Unlike customer due diligence (CDD), enhanced due diligence (EDD) asks for additional information from the client’s end, including banking details, and information about previous bank accounts. In the case of businesses, it requires information about the existing and previous board members and ultimate beneficial owners (UBOs). Only those companies that employ strategic risk assessment measures can determine when to apply enhanced due diligence. In case a company misunderstands a scenario, there are can legal complications. Ideally, the enhanced due diligence process is mandatory when a business or entity applies for a new service or product, varying on the type of the service or product. It is also important to conduct EDD when the company sees an increase in the red flags of risk in an ongoing business relationship.
In addition to that, the presence of the potential customer or business entity is checked for in the list of politically exposed persons (PEPs). The family, friends, or business partners are also identified in the PEP lists. In case the customer is a wealthy politician or a Russian oligarch, enhanced due diligence can find out about their involvement in money laundering and corruption cases. It’s not just the nature of work or the connections with political parties that are red flags of high-risk entities, but also the customers belonging to high-risk jurisdictions or those that are under the supervision of the Financial Action Task Force (FATF). Clients and businesses that have links to the arms trade and gambling sectors are a definite red flag as they are constantly on the lookout for opportunities to launder the proceeds of crime.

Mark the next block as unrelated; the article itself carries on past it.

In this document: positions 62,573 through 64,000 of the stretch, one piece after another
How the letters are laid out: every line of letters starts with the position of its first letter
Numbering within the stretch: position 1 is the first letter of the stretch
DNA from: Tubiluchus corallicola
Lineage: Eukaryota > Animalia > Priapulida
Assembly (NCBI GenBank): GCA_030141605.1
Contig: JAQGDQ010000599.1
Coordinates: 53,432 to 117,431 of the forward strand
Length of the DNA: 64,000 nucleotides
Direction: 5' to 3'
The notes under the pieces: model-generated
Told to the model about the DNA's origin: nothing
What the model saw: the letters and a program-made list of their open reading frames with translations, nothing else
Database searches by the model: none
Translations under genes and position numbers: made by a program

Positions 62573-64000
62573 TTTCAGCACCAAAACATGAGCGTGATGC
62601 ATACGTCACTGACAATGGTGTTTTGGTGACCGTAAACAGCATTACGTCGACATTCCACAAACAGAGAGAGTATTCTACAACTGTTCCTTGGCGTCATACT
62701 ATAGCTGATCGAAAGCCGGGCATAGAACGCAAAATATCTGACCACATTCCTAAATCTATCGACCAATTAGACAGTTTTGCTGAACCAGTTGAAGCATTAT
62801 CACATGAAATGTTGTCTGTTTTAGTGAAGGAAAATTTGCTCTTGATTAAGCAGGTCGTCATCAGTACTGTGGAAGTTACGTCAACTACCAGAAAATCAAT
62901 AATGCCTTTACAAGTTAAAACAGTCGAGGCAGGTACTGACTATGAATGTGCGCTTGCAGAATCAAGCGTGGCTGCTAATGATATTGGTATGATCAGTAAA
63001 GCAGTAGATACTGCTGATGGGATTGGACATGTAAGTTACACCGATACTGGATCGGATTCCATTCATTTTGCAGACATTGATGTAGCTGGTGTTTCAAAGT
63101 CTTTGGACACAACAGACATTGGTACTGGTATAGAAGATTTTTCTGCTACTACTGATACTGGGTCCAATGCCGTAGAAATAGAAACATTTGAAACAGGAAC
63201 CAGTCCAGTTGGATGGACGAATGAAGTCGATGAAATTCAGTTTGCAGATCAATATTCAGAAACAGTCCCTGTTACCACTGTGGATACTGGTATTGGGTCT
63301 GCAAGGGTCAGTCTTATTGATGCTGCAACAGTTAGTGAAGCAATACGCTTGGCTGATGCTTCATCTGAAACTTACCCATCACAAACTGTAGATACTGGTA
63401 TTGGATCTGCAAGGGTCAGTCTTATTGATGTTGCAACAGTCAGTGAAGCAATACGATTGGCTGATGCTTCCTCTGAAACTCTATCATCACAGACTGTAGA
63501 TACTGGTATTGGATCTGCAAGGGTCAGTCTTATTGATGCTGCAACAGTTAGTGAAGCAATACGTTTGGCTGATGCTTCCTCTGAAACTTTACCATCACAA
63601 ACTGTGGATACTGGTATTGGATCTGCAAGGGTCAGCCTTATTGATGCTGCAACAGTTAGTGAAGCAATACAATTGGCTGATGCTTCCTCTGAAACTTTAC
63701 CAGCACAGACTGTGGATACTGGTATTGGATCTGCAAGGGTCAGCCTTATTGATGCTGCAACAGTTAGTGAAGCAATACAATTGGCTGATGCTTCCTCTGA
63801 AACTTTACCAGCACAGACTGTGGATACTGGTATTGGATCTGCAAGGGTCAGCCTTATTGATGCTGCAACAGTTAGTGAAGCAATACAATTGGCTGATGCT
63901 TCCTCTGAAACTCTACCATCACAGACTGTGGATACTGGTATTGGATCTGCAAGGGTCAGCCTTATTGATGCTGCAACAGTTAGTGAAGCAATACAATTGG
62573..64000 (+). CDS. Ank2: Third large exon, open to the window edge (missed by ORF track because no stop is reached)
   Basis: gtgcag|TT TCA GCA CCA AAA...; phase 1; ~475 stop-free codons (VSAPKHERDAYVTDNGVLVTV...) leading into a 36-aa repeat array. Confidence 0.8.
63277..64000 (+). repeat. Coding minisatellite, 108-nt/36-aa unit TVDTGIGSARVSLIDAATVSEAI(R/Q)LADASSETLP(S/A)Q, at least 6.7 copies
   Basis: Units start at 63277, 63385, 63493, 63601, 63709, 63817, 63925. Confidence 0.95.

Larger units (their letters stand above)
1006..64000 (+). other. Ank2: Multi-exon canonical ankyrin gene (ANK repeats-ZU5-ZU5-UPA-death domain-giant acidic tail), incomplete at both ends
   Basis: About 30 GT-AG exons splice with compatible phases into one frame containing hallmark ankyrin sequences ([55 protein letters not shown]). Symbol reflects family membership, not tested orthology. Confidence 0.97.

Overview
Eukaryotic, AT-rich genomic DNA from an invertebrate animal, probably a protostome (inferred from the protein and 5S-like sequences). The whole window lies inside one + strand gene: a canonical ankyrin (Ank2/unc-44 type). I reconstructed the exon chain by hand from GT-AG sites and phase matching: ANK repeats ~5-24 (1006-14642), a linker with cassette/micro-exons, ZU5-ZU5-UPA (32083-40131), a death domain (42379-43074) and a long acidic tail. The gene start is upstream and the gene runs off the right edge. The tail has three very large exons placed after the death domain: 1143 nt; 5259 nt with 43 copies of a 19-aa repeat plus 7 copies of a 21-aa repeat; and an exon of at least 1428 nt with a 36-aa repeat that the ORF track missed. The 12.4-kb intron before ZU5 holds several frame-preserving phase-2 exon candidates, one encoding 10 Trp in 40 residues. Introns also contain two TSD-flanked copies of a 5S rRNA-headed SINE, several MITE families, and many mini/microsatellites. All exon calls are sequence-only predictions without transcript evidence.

The Importance of Enhanced Due Diligence
Even in the ideal cases, businesses and financial institutions are unable to identify all types of high-risk entities. This is because the typical examples of high-risk customers mentioned above are the easy ones – the real problem is identifying those with no obvious connections to political entities or high-risk jurisdictions. These customers, or in fact, criminals, need to be assessed carefully for smaller indicators of risk. In simple terms, the application of enhanced due diligence becomes essential to avoid being part of high-risk money laundering cases that lead companies into trouble.